I phrased the question as being ‘relative to other lessons’ because it was the best way I could think to make it meaningful.  I teach in a very good school with outstanding colleagues so I’m surprised that it came out positive on average.  There is probably a ‘being nice to the teacher’ effect – I imagine that all lessons would be more interesting than average.

My y10 class suggested more interactivity – my recent inquiry lessons would have been an excellent opportunity to do this: I could have asked pupils to present their contexts for the time-graphs on the board, rather than writing them up myself.  I’ll try to be more alert for such opportunities.  I’m glad they have enjoyed my math-robics, it’s a nice way to break up a double lesson in the afternoon, but I don’t think I’ll be using it any more regularly!

Three sixth form students would like more exam practice in place of “understanding why things work” – I’m dubious about whether this will really make lessons more interesting?! I think they answered the substitute question: “what do you want me to do differently?” which I’ll come back to later.  A suggestion of ‘more generic examples’ is similar.

The request for more time spent on ‘difficult extension questions’ comes from a mixed class with some incredibly high achieving pupils – as much as I’d love to spend more time discussing the STEP problems I’ve been offering as extensions, I don’t think that this would be a good thing to do with the whole class, as these questions are not suitable for others.

I feel ___________ comfortable to work hard and make mistakes in Mr Pearce’s classes than in other lessons

much more 8%
more 38%
similarly 49%
less 5%
much less 0%
you react in a friendly manner and i do not feel pressured to get it right and therefore i try to work without the teachers aid and only call him over to check my answers or when i am totally stuck and my partner is too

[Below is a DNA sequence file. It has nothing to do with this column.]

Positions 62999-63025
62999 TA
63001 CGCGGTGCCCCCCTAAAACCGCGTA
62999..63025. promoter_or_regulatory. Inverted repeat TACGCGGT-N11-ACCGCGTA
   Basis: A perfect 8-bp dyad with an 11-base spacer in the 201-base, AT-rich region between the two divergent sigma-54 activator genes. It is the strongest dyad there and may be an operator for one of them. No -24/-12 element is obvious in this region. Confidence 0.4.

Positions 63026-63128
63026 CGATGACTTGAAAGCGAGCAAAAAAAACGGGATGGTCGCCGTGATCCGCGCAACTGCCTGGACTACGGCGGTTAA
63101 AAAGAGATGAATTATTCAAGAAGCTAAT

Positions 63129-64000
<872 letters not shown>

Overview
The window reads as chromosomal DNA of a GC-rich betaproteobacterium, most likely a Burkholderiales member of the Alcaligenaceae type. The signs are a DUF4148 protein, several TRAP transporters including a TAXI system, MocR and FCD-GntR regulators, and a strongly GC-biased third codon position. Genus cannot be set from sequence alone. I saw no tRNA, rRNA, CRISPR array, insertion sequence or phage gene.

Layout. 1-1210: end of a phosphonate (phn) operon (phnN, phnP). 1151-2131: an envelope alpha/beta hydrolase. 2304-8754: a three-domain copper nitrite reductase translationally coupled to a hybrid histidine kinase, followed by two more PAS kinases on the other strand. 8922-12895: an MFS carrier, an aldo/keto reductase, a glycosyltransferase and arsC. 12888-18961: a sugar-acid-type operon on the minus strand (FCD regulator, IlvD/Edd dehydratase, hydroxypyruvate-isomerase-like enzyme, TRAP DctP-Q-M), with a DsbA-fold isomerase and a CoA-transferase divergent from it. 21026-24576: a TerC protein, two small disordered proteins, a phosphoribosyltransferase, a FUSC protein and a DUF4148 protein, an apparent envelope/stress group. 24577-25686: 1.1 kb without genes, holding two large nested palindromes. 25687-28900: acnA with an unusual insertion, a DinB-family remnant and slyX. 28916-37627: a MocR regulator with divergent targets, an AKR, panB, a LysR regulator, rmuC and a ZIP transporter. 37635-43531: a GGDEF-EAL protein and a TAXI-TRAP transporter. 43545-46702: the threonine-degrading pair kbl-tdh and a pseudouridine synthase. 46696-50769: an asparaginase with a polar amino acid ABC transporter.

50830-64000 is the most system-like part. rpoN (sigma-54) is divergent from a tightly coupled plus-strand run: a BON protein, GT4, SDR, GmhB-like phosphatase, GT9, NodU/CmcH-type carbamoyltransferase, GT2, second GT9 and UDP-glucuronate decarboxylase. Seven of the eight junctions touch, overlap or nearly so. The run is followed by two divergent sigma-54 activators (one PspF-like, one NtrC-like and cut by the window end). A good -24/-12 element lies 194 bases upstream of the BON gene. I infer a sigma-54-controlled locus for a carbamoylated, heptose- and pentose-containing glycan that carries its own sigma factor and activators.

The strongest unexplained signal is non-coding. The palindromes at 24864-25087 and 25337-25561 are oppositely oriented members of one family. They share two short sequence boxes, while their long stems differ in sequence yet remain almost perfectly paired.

Mr Pearce allows us to be open in class & is a much better teacher than my previous maths teacher!
Good class atmosphere – feels like more of a discussion.
Should be allowed to ask for help more
Again, the fact that the lessons generally are aimed towards the top 3-5 in the class. Fear I may seem stupid asking some questions

Generally quite positive, which I’m sort of surprised about, as my friends often joke that I’m far too harshly critical to be a teacher – I’m glad to see this doesn’t come through too strongly!

Even so, two people are unhappy: One of my y12 pupils thinks that the lessons are aimed towards the top end of the class, so I must make sure I’m differentiating more carefully.  The other doesn’t feel that they can ask for help, which worries me slightly: my classes are generally small so I always have lots of time to help.  I guess I should keep repeating pleas for pupils to ask and targeting particularly quiet ones.

The balance between independently working things out for myself and Mr Pearce telling me how to solve problems has been…

much too teacher-led 0%
too teacher-led 0%
about right 71%
too independent 27%
much too independent 2%
Often the maths is not fully explained, so I get stuck. Making notes on a topic with explanations of how to solve different kinds of problems would also be very useful
Too much time focusing on derivation of equations etc not enough making sure they are securely in our head and that we have an understanding of their applications
I don’t think the methods are sufficiently discussed in class, as generally we cover them too quickly (or not enough questions) and then I am not completely confident in the method.
Sometimes I feel like it takes me too long to work things out for myself and by the time I do we have completely moved on to a different topic.
When I am stuck, a lot of the time I don’t know how to continue